Houghton Mifflin Social Studies
Oh, California

The Internment of Japanese-Americans During World War II

Objective: Students research the daily life of Japanese-Americans in internment camps during World War II and write radio documentaries using what they learn.

What You Need:

Suggested Time:
4-5 hours over 3 days

Building Background:
Talk with students about the impact of the 1941 attack on Pearl Harbor on Americans' war fears. Review the 1942 government order to gather Japanese-Americans into groups and move them away from the coast. Discuss how many Japanese-Americans were moved into internment camps, how long they had to stay in the camps, and where the camps were located. Point out to students that the internees had to give up their homes, jobs, and personal possessions when they were moved into the camps. Tell students they will learn more about how the Japanese-Americans spent their time during those years. Remind students that during the 1940s people mostly relied on newspapers and radio for news. After students learn about the internment of Japanese-Americans they will write scripts for radio documentaries on the subject.

What To Do:

1. Distribute the Daily Life in an Internment Camp worksheet and tell students to fill it out as they do their research. Remind students that they should focus on the daily activities of Japanese-Americans, and that they will use this information to write a script for a radio documentary.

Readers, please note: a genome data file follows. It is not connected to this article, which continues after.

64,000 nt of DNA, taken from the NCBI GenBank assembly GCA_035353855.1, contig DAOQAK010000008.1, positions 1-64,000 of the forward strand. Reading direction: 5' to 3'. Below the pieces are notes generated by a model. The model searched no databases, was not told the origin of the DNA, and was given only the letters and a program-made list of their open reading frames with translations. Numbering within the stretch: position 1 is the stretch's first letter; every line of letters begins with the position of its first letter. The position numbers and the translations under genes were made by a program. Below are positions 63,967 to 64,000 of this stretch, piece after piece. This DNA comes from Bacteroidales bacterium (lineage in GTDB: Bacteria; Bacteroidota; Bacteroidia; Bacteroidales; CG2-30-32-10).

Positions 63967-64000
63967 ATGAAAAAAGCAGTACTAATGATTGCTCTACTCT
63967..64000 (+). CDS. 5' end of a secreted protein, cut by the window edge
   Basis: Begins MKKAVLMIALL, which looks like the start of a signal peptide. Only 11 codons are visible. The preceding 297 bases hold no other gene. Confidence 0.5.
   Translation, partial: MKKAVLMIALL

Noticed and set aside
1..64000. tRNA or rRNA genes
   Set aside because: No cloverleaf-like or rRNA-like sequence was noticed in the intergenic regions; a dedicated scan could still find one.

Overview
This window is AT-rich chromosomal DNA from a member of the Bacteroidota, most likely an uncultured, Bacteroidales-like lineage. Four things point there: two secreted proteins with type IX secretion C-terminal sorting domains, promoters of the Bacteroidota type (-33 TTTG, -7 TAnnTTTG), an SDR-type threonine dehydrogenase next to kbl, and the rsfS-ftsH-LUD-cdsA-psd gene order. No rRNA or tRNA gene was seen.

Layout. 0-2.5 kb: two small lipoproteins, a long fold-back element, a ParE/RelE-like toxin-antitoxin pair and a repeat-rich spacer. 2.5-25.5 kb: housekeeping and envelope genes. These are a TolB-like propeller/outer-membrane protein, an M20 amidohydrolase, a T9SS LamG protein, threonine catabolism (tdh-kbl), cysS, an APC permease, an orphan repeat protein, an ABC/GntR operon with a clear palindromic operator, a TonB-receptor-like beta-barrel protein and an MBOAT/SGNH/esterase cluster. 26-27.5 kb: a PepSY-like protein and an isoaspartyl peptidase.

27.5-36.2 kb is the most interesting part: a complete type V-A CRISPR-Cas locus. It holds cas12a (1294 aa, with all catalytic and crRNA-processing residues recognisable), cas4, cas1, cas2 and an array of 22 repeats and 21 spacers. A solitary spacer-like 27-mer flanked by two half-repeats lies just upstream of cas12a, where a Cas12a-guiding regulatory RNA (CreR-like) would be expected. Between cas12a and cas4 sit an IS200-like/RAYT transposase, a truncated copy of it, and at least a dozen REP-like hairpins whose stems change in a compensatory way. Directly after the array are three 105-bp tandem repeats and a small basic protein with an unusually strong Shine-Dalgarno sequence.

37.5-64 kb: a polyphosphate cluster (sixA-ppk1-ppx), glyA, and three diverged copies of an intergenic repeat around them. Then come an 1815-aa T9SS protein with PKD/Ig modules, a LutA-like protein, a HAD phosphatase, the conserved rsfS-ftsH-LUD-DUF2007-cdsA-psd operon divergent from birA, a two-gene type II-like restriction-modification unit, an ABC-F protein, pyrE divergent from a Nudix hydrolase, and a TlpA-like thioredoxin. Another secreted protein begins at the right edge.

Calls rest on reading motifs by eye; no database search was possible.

2. Send students to the library to find materials about life in the Japanese-American internment camps. One possible source is Voices From the Camps: Internment of Japanese-Americans During World War II, by Larry Dane Brimner. Also:

Dear Miss Breed: Letters From Camp
(http://www.janm.org/breed/title.htm)

This site contains letters from young Japanese Americans in internment camps to Miss Breed, a librarian at the San Diego Public Library. Before internment, she had made friends with several Japanese-American students, and when they were moved to a camp, she asked them to write. Their letters describe their daily activities, concerns, and hopes.

Camp Harmony Exhibit
(http://www.lib.washington.edu/exhibits/harmony/Exhibit/default.htm)

This on-line exhibit created by students in Washington State explores Seattle's Japanese-American community and their experiences at the Puyallup Assembly Center in Washington State, called "Camp Harmony."

3. When students have completed their research and filled out their worksheets, work with them to write their radio documentary scripts. Remind them to use their worksheets for facts and details. Encourage students to use different formats in their documentaries, such as first person or third person point of view or an interview format. When they are finished, have them create a title for their radio documentary.

4. Have students perform their documentaries aloud. Encourage the students to ask questions after each documentary is completed.

Wrap-Up:
Discuss with students the hardships faced by Japanese-Americans in the camps. Encourage students to use information from their research to explain the hardships.

Extensions:


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